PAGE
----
My first ever comic convention / by Heather Taylor

Photo taken by Ketan Majmudar

Photo taken by Ketan Majmudar

Today I experienced my first ever comic convention and in fact the first ever London comic convention, Kapow. Though I had a pass for both days, I could only make it today.

Just before 10 am, I joined the queue for a good 25 minutes with a mix of people – some in costume but mostly guys in t-shirts and jeans – the same guys I’d expect to see at a hack day or any other tech event I’ve been to in London. I actually expected more costumes but I did see enough people in full make up to feel like I was at an actual comic convention. Of course it’s nothing compared to the adventures I’d have in San Diego at the main Comic-Con but it’s much easier to get to this London one.

First off, I joined the hordes to see the millarworld panel. After revealing a couple of new titles (including Hit-Girl), it felt mostly like friendly chit chat. It was early so I didn’t mind so much. And as it was a Q&A, it was really dependant on the questions people asked. It was mostly “is your process the same as an independant as it would be with someone like Marvel?” and the answer was basically yes. Granted I shouldn’t complain as I didn’t ask any questions but despite the repetition, I did take away a few things:

1) John Romita Jr. commented that he is working on a project called Snapshot but as a creator owned piece, this won’t be making him his money. It’s his work on Marvel that will pay the bills. My take away? Even when you are at the top of your game like he is, you still work for free.

2) Mark Millar ended the panel Q&A with a comment about thosse who’ve said he’s sold out. His response? “If I get given free money, I’m going to take it. I’m Scottish.” If John Romita Jr. is anything to go by, taking money isn’t necessarily a bad thing as it can still lead to even better things i.e. the work you love to do. All I can ask, what is selling out anyway? Do people think that good work is only done by people who can’t pay their bills and live a miserable existance. Yes? Oh. Crap. Done that. Been there. Please don’t make me go back…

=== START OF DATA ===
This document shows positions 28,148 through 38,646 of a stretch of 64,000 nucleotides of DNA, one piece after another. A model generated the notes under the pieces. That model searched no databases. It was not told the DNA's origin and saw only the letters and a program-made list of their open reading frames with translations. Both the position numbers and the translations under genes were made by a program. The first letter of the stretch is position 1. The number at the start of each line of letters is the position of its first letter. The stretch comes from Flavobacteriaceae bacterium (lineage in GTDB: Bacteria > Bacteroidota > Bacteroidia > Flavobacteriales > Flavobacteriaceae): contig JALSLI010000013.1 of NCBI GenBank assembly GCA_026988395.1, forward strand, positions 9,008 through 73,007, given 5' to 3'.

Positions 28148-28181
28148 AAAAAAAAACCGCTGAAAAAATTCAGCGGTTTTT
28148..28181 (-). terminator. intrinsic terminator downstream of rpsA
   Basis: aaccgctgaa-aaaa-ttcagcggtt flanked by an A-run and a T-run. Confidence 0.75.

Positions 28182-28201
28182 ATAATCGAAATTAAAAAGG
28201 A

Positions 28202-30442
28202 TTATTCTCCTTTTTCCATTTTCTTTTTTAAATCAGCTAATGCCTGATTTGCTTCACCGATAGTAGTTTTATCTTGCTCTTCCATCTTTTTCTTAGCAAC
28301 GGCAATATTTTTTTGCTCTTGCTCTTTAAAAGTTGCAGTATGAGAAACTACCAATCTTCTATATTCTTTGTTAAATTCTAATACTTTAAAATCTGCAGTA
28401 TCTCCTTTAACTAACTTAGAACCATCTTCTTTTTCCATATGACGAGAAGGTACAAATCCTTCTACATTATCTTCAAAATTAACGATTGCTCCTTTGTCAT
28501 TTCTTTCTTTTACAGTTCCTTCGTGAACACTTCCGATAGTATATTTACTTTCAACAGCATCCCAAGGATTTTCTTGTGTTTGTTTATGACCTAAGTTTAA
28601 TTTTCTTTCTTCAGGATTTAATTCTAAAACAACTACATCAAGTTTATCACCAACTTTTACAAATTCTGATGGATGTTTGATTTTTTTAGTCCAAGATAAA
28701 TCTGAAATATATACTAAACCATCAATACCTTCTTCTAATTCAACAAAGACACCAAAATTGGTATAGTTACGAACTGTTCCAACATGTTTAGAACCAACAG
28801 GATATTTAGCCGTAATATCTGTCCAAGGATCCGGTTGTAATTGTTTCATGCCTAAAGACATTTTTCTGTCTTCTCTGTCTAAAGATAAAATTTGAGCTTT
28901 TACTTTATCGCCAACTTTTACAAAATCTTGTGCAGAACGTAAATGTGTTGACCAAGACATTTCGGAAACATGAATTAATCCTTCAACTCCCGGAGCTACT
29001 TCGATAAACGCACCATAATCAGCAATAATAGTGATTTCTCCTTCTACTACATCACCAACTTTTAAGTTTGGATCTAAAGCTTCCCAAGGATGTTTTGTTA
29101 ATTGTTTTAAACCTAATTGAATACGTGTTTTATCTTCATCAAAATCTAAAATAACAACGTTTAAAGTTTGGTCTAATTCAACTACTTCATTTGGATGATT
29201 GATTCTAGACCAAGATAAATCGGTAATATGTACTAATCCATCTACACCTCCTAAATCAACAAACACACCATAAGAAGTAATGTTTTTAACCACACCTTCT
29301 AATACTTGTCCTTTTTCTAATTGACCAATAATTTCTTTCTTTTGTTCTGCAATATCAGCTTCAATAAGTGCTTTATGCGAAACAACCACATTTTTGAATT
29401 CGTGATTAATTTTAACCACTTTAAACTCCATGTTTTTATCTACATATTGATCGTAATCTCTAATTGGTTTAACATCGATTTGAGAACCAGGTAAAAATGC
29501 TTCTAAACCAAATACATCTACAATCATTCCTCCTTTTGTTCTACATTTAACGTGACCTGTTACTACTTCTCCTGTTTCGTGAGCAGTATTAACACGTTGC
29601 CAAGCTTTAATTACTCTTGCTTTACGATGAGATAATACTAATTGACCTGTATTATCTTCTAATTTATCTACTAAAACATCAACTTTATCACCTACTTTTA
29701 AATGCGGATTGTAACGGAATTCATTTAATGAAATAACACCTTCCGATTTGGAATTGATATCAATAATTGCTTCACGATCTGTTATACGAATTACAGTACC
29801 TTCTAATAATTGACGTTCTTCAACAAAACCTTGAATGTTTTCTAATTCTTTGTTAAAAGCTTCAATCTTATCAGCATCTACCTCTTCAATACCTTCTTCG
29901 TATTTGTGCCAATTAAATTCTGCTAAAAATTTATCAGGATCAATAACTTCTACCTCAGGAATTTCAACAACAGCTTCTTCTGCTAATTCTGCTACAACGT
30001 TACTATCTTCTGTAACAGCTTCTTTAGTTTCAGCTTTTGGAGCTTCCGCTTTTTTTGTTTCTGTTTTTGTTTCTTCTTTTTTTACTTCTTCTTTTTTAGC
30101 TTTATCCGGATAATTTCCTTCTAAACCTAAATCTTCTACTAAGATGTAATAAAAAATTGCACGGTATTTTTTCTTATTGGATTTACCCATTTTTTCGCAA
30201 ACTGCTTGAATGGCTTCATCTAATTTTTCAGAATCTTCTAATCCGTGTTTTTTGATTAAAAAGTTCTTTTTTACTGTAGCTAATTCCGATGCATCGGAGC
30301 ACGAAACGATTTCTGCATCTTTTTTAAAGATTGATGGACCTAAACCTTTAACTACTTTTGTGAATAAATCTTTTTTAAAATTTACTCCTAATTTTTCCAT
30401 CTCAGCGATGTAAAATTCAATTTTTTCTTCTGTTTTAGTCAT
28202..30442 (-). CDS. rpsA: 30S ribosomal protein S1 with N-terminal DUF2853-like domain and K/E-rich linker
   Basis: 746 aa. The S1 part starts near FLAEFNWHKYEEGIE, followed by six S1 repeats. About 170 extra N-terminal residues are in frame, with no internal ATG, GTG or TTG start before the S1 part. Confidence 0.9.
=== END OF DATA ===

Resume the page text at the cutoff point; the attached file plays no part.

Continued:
3) Most importantly, a comment by one of the Millar panelists made me think about my own work. One of his projects started as a screenplay but turned instead into a graphic novel. A couple of my ideas seem too large for confines of a film. Maybe I’ve been looking to the wrong medium for the optimal place for some of my projects. I’d love to work on something small…maybe someone out there is an illustrator who’d like to work with a writer by the name of Heather Taylor? Any takers? And by Heather Taylor I mean me.

While I wait for the illustrator of my dreams to appear, I’ll be working on my feature. The main reason for coming to Kapow was actually to meet with my director and producer to talk about the next draft of my current feature script. It’s a monster film in the making so Kapow was really the best place to talk about it.

All in all, I’m extremely pleased with my “unofficial first draft” and so were they which is always a relief. Lots to work on but all to make it tighter and tighter, better and better. We’ll do another draft by the end of the month in time for my producer’s visit to Cannes. Don’t want to get too excited yet but it feels like it’s all going in a good direction. Seems like I’ll have to abandon any attempts at ScriptFrenzy this month but I’ll still be working on a script so it must count for something, right?